Based on true events, Daisy is a political drama that presents the moment in TV history that ushered in the age of negative advertising and forever changed how we elect our leaders. It also tells the more cynical tale of how a nation got led into war, distracted by the “packaging” of a seemingly peaceful U.S. president. Daisy explores the art and science of political manipulation, the forces at play on public consciousness in our mediated world, and the impact that fear has had on our democracy.
Set during the 1964 U.S. presidential election, with brutal race riots erupting across America, the play takes place in the high-pressure advertising world of Madison Avenue: a group of “ad men” working for Lyndon Johnson unleash the most powerful political commercial ever conceived, the “Daisy” ad. War was the objective. Peace was the bait. Everyone got duped.
Thoroughly and painstakingly researched, Daisy’s characters are based on real-life figures that are icons in the advertising world, including Bill Bernbach, the creative pioneer who founded the Doyle Dane Bernbach agency, and Tony Schwartz, the eccentric “sound man” who forever revolutionized the science of communications. Mixing fact with fiction, the story’s protagonist is a conflicted idealist named Louise Brown, a brilliant copywriter who withholds a damning secret as she struggles against her ethics and her ambition.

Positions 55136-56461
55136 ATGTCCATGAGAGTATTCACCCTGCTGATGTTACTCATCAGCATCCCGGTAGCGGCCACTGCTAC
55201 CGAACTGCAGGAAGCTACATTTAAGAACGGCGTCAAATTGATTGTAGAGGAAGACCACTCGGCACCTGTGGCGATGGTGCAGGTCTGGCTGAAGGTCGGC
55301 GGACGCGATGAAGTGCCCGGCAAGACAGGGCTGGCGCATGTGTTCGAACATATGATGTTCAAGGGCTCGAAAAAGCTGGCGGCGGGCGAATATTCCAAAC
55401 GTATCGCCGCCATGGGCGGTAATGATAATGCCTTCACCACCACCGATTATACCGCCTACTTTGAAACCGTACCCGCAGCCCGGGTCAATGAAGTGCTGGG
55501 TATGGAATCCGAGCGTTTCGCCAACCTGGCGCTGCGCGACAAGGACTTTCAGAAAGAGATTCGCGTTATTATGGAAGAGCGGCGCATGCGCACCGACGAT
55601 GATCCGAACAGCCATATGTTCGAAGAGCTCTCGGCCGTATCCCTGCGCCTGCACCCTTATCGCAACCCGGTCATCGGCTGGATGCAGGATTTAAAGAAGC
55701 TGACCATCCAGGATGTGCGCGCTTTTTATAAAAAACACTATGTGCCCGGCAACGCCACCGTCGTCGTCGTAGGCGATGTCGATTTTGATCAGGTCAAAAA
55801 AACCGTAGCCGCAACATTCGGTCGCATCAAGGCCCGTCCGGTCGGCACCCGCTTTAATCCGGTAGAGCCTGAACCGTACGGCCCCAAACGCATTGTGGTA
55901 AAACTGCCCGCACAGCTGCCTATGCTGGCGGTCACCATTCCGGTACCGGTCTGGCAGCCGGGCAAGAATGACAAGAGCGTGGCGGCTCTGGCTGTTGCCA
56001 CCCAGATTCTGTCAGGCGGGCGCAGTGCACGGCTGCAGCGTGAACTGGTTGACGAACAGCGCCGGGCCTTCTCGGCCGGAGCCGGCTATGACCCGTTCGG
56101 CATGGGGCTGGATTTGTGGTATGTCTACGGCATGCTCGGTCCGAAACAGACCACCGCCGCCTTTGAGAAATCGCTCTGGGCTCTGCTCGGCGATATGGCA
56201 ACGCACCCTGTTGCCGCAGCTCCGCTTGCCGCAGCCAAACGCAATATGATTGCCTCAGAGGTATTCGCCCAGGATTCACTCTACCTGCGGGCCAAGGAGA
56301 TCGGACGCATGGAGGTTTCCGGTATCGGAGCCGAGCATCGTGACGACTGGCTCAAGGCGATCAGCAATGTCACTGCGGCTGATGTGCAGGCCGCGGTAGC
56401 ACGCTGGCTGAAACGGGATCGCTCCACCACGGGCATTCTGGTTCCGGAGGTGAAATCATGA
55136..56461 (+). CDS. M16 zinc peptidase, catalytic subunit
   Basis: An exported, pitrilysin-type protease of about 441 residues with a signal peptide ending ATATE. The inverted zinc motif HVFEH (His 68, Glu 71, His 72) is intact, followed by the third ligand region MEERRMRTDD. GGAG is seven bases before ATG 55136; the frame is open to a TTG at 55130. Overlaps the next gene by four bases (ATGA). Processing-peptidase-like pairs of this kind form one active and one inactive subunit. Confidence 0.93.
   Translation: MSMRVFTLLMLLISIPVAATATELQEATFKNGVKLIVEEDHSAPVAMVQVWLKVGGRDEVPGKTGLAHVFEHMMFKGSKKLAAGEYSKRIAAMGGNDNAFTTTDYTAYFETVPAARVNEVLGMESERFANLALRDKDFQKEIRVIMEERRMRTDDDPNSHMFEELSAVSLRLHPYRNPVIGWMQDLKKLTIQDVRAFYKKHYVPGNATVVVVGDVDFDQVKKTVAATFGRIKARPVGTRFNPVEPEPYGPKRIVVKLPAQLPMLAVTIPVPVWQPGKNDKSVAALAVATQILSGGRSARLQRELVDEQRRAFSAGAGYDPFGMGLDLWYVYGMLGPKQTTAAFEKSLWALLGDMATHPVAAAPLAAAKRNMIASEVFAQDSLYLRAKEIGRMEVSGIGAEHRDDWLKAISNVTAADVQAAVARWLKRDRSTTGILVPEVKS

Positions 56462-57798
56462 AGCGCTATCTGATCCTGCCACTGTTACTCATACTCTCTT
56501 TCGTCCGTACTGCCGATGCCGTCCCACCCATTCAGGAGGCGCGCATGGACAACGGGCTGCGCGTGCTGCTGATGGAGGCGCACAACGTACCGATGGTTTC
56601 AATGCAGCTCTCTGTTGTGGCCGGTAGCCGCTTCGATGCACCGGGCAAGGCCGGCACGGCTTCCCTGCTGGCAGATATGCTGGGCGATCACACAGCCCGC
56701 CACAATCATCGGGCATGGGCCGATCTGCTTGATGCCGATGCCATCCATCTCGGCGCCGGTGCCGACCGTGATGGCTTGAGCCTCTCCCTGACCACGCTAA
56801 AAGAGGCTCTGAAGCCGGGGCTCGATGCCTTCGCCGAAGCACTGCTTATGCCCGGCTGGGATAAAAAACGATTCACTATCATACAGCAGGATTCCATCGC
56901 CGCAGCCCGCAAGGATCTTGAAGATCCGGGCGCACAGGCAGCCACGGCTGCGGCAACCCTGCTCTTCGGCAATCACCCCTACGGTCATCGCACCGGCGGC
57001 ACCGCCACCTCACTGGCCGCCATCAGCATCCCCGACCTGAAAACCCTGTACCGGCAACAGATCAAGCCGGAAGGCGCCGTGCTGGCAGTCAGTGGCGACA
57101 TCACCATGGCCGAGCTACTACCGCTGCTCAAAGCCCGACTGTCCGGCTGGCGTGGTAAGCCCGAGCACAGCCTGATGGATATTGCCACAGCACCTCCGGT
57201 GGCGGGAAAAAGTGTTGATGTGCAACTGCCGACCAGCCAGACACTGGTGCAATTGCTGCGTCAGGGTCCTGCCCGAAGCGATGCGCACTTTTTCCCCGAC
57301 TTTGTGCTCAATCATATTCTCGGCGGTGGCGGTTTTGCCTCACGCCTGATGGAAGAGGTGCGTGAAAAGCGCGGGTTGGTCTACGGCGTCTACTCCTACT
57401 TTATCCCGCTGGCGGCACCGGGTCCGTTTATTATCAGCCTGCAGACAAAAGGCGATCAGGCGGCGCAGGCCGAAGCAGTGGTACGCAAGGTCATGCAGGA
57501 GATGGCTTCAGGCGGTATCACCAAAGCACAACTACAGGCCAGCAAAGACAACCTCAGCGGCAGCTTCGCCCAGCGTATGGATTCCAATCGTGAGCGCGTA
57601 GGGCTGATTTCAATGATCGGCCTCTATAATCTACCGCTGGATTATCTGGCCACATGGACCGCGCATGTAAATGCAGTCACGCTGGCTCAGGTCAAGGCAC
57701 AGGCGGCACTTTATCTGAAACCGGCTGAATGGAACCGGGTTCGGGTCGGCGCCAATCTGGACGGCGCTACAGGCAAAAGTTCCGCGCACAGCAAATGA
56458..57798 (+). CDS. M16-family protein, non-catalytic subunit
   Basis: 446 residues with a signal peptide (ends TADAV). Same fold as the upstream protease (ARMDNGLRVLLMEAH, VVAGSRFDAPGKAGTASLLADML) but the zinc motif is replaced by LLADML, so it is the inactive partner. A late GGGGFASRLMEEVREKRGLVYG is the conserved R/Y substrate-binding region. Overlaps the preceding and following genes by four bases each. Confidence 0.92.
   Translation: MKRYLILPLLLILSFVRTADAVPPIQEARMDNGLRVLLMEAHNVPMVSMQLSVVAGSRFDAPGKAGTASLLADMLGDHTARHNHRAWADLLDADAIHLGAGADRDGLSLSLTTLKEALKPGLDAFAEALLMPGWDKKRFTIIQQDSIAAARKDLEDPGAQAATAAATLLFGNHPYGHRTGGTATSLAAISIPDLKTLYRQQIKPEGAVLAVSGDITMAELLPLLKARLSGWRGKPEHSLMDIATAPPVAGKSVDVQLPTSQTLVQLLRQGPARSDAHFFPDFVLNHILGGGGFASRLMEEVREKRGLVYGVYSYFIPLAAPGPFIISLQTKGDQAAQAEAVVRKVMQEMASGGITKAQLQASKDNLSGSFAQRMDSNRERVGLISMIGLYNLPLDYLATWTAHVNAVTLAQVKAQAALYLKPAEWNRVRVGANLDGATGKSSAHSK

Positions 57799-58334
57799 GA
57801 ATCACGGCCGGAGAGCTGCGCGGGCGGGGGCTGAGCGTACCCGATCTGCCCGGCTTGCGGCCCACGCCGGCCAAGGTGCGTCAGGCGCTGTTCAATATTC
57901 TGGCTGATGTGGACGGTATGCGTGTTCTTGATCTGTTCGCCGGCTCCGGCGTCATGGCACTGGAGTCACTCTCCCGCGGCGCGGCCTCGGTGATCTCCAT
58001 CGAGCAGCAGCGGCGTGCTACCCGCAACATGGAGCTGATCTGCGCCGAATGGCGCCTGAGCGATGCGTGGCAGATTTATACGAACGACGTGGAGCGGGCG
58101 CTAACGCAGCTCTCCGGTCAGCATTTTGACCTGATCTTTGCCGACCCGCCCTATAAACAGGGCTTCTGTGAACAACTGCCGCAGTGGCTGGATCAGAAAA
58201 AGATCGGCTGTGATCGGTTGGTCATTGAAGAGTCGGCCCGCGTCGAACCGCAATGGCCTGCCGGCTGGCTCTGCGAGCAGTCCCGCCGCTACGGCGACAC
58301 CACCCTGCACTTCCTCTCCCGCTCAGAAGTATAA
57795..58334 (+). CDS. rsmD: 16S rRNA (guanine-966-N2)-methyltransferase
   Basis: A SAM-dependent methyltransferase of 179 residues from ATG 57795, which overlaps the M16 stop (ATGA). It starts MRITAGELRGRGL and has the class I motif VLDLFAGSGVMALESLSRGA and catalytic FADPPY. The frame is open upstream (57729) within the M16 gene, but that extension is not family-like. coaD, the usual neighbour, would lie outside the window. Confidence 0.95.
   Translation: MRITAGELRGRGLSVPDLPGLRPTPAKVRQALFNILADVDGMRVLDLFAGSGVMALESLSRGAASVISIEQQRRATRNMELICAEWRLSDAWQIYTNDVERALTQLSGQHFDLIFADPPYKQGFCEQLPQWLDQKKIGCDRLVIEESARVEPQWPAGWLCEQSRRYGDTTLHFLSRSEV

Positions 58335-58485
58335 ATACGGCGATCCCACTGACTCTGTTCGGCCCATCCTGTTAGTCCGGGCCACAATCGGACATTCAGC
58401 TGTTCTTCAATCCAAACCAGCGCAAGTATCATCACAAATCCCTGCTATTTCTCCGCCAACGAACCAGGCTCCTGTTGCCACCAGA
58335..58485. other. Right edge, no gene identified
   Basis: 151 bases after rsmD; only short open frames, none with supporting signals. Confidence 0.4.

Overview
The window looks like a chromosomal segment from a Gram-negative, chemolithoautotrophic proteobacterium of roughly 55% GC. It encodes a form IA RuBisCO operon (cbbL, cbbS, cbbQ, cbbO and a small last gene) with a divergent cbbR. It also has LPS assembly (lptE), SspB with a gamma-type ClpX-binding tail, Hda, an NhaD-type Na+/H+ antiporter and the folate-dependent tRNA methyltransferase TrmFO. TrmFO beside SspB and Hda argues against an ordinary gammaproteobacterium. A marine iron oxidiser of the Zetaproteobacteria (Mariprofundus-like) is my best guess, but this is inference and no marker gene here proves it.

Daisy is further example of Canadian playwright Sean Devine’s use of historic events to shine new light onto contemporary questions. The tools and impacts of “negative advertising” that were unleashed in 1964 have bored their way deeper and deeper into our television screens and our individual consciousness ever since. And as for the art of political deception and distraction, who knows how low we can go?